This summer, at its national convention, the NAACP voted to support a moratorium on the growth of charter schools. Why?
As Paul E. Peterson notes in US News, this decision is puzzling for a number of reasons.
Forty-eight percent of African Americans say they favor the formation of charters, while only 29 percent stand in opposition, with the remainder taking the neutral position. In fact the opinions of African-Americans resemble those of the American public as a whole – 51 percent support, 28 percent oppose, 21 percent neutral.
Not only does the black community support charters, but African-American students enjoy over-representation in charter schools. According to the U. S. Department of Education 27 percent of all charter students are black, even though black students constitute only 16 percent of the overall public school population.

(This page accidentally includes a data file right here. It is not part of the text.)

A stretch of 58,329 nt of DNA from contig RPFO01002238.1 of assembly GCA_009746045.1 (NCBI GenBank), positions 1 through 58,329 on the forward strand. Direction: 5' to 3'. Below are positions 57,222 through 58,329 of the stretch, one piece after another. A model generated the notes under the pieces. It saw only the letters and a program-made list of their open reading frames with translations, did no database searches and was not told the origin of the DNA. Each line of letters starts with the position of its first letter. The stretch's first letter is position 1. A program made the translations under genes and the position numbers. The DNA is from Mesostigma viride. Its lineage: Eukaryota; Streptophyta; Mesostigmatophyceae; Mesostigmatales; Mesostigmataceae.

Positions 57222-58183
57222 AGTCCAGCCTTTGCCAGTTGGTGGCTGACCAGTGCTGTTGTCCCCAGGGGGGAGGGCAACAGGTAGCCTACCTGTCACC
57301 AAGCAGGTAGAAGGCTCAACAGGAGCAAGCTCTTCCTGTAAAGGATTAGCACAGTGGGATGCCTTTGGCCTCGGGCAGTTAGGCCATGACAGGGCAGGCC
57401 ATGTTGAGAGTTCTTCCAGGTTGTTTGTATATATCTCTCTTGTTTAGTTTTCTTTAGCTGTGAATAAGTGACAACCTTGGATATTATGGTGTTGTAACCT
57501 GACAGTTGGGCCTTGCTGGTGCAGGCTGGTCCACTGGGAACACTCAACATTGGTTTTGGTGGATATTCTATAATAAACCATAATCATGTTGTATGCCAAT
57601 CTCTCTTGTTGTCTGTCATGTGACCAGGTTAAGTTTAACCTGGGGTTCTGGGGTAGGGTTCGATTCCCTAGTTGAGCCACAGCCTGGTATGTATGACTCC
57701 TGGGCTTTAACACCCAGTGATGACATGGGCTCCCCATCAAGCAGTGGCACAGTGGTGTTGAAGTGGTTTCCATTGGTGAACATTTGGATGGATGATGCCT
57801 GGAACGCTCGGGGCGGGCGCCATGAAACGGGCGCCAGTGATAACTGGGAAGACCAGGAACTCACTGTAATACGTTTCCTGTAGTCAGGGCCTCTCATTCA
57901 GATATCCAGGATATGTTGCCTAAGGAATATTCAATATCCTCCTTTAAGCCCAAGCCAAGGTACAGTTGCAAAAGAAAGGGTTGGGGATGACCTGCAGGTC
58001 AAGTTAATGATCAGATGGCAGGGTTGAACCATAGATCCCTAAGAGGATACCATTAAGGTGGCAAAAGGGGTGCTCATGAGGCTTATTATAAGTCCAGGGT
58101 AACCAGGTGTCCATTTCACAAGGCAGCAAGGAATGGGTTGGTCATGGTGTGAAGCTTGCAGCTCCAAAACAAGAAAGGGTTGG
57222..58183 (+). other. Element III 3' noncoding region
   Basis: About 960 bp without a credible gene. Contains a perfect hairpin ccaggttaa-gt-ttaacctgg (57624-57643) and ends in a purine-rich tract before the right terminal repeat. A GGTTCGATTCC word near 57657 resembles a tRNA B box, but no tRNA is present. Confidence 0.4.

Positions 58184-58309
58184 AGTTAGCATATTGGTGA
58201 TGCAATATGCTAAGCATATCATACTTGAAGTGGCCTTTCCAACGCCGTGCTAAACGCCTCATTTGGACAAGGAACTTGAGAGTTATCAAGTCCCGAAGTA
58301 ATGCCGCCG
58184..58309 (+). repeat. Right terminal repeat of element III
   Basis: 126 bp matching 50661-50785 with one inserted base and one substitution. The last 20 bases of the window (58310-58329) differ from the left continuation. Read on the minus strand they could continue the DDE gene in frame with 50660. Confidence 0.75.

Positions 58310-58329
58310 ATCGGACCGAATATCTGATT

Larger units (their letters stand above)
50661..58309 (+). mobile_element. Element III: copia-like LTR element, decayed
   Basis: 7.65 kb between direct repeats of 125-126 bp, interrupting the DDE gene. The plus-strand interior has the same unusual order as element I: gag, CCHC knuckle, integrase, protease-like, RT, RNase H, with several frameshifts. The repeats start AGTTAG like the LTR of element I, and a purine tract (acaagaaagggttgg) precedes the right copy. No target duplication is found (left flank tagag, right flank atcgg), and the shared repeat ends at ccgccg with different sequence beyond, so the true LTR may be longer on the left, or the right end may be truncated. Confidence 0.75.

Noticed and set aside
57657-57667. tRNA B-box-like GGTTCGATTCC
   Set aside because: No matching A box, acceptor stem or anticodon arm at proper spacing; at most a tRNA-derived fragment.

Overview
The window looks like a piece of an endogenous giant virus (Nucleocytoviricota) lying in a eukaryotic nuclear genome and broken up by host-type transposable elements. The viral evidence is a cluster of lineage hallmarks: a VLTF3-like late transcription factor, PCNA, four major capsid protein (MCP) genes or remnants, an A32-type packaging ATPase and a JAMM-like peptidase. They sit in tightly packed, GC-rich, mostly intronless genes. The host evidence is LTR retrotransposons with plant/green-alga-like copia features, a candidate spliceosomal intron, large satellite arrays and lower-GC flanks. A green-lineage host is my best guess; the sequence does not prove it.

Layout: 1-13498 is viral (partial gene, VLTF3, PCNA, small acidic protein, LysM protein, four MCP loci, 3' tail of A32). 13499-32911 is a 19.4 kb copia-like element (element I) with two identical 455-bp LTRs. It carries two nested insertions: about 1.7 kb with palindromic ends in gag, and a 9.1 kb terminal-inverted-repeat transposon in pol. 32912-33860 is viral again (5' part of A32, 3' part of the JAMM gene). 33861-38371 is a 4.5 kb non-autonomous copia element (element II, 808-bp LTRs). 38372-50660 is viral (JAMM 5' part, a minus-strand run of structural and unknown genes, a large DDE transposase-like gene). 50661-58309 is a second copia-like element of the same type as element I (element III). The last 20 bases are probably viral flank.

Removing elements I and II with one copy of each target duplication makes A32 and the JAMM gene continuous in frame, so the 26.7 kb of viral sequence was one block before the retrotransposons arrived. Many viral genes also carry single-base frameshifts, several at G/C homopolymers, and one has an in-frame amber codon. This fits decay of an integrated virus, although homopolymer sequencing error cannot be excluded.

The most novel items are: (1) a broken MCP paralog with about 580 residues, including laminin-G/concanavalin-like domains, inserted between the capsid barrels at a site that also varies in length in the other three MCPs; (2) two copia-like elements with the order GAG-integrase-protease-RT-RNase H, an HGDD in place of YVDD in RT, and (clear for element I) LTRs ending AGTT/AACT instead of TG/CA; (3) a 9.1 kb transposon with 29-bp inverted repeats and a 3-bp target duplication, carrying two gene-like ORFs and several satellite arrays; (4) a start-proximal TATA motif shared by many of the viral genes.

Civil rights groups oppose charters even though African-Americans are learning more at charters than at public schools. According to a 2015 study of charters in urban regions across the country, conducted by the Center for Research on Education Outcomes at Stanford University, African-American students at charters out-performed comparable students at nearby public schools in math by roughly a half years’ worth of learning. Reading gains were also hefty.
Peterson notes that the NAACP national board has not yet approved the convention resolution so it is not yet official organizational policy.
— Education Next